The Rohingya Unrest Continues
The injustices against the Rohingya show no signs of stopping. In the last two weeks, Burma has had restrained and limited pressure from the international community. With the Burmese economic opportunities being highlighted even more so and America in decisions of lifting the sanctions on Burma, 40 days and counting, the cry of the Rohingyas is still yet to be heard worldwide.
In the last week, though the arson attacks have stopped, the communal and state sponsored violence very much continues; our sources tell us how thousands of Rohingyas are being arrested in the Maungdaw township and being taken to the Buthidaung Jail where they suffer continuous tortures - 40 prisoners were taken out from the cells to be beaten severly morning and evening time. It was also learnt that in this over populated jail the Rohingya receive one meal a day in comparison to their Rakhine ‘jailmates’ who receive 2 meals a day. The Rohingya have little or no clothing, they are having to rip up Longhi’s (male south asian skirt) to share amongst each other, in order to cover themselves. The Rakhine officials keep displaced Muslims in jail, not allowing them to return home. As the death toll is continually on the rise, the bodies are dumped without handing over them to relatives, which means that the number of those dead are uncertain, speculative estimations are having to be made based on those missing.
In the villages, houses continue to be ransacked by the Rakhine officials, who follow a pattern of targeting the wealthiest, most educated amongst the Rohingya to torture. During the house raids the officials extort wedding gold of belonging to the wife and mother of the family, which holds much cultural and sentimental values and also security. In addition to this, On 16th July, 70 Rohingya, were arrested and severely tortured in the village and along the road to Maungdaw town.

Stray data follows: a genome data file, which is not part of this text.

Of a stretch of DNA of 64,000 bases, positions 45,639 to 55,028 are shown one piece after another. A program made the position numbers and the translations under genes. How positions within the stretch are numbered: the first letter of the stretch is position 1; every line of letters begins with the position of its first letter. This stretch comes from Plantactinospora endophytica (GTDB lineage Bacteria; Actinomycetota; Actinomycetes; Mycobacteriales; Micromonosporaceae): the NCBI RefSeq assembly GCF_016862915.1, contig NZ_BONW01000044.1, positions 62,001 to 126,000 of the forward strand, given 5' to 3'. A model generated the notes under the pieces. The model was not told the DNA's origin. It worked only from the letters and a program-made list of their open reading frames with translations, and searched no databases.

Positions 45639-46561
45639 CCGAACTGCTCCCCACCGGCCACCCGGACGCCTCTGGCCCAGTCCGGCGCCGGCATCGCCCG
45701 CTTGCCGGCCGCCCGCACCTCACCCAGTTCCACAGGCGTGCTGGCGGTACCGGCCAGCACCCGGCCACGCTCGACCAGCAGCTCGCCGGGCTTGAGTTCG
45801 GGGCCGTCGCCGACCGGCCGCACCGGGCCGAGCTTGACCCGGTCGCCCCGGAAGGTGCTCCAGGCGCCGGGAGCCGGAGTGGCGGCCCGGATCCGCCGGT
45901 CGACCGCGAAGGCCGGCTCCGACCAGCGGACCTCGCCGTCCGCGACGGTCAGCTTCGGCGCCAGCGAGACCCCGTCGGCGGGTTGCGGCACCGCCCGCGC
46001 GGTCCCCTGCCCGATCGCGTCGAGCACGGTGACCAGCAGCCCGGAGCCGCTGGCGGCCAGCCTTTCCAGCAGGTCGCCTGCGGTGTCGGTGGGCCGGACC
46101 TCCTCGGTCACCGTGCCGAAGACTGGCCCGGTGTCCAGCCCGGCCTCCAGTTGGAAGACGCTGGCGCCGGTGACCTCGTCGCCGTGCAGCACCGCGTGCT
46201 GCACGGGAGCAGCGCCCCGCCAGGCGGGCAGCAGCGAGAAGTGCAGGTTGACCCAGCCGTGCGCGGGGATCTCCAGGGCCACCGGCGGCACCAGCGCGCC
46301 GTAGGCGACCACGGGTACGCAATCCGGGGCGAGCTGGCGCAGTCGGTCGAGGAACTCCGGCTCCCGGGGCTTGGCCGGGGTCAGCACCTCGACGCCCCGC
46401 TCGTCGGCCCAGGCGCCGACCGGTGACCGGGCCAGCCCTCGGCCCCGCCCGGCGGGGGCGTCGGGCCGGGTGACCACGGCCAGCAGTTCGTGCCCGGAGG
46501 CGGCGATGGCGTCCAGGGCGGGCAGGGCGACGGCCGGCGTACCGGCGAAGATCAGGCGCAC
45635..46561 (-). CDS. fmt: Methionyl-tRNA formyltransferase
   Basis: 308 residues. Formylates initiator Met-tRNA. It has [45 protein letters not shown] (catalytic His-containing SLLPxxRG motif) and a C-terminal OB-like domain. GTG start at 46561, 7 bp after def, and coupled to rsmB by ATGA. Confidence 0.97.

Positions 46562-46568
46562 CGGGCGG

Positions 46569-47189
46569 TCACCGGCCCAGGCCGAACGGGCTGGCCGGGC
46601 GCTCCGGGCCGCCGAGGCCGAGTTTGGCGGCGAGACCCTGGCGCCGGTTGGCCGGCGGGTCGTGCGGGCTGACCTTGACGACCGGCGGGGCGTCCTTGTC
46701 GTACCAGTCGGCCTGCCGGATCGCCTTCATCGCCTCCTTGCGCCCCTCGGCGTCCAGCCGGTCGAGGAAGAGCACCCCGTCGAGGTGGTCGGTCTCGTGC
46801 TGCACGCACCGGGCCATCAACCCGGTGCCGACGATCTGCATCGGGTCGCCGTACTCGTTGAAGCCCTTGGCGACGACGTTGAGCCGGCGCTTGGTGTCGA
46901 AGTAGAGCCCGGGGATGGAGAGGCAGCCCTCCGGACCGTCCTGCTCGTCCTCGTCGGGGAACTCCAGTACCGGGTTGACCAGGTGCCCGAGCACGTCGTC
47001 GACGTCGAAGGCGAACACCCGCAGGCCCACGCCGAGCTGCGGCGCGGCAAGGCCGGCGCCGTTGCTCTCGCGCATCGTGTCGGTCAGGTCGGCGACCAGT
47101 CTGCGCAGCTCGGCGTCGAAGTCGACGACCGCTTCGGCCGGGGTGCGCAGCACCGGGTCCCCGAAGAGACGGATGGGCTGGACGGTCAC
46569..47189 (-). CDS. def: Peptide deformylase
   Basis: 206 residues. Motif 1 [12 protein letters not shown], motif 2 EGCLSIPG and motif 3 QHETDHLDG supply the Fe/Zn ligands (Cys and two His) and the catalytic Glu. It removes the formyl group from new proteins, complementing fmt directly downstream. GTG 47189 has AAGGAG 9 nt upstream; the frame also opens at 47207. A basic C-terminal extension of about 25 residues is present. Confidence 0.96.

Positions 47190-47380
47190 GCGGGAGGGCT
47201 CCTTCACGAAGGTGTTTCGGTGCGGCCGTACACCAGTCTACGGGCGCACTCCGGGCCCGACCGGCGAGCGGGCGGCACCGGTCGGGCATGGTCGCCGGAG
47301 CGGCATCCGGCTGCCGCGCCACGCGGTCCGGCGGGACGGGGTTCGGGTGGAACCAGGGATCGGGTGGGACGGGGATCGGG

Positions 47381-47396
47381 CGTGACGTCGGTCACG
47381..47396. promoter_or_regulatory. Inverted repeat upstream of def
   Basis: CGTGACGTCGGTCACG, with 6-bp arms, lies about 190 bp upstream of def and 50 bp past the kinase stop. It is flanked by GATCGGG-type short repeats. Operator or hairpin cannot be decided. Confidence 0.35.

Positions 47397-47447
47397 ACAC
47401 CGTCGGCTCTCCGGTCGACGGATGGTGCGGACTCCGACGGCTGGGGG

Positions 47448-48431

Our sources also tell us how Rakhine nationals have access to aid particularly in the Rathedaung township and at least two relief stations for Rakhine people of Ponnagyun township; the Rakhines take refuge in monasteries to escape from the violence. In the case of the Rohingyas, the navy forces fired launchers on those that have attempted to escape by boat .
The lack of food and shelter alone has been an indicator to the number of deaths; those in the most isolated areas of Rambre, Kyauktaw, Rathedaung township are more prone to torture the Rohingya are the minority in those areas. The government and Rakaine state minster who is also Rakhine people party-RNDP's president has been openly stopping any kind of food supply and stopping the finding foods by Rohingya themselves. There has been an incident whereby U Myo Win, the Commander of the District Police Force of Maungdaw had ordered the food supply worth around 30 million kyat belonging to a Rohingyan shopkeeper be taken away in a truck.
For the thousands of Rohingya living in the refugee camps along Darbaine village, Gwaladil village, Shisha Fara and Thakkaybyin village, they face flooding caused by the monsoon, which lead to the spread of diseases. The uneven distribution of aid from the officials and the blockade of international aid means that the Rohingya are helpless and are almost in a state of simply waiting for their death.
This week Dipu Moni, the Foreign Minister of Bangladesh expressed her concerns and urged President Thein Sein (who is scheduled to visit Moni in Bangladesh later this month) to take back the Rohingyas; she recognised that the Rohingyas “Prefer to be known as Burmese Nationals”. However, this is more than just preference. The Rohingya have a heritage in the land as far as the 8th Century and before General Ne Win’s military coup in 1962, they were recognised citizens with equal rights, and had voted in the in 1960 elections. The 1982 Citizenship Law must change to reflect what is right and just with the Rohingya being given full Burmese citizenship.
This Month the Rohingyas are to observe the holy month of Ramadan, however while morale is low and the fear of death is bound and near, it seems as though it will take a lot more than prayers for help to reach the Rohingyas or even to help themselves.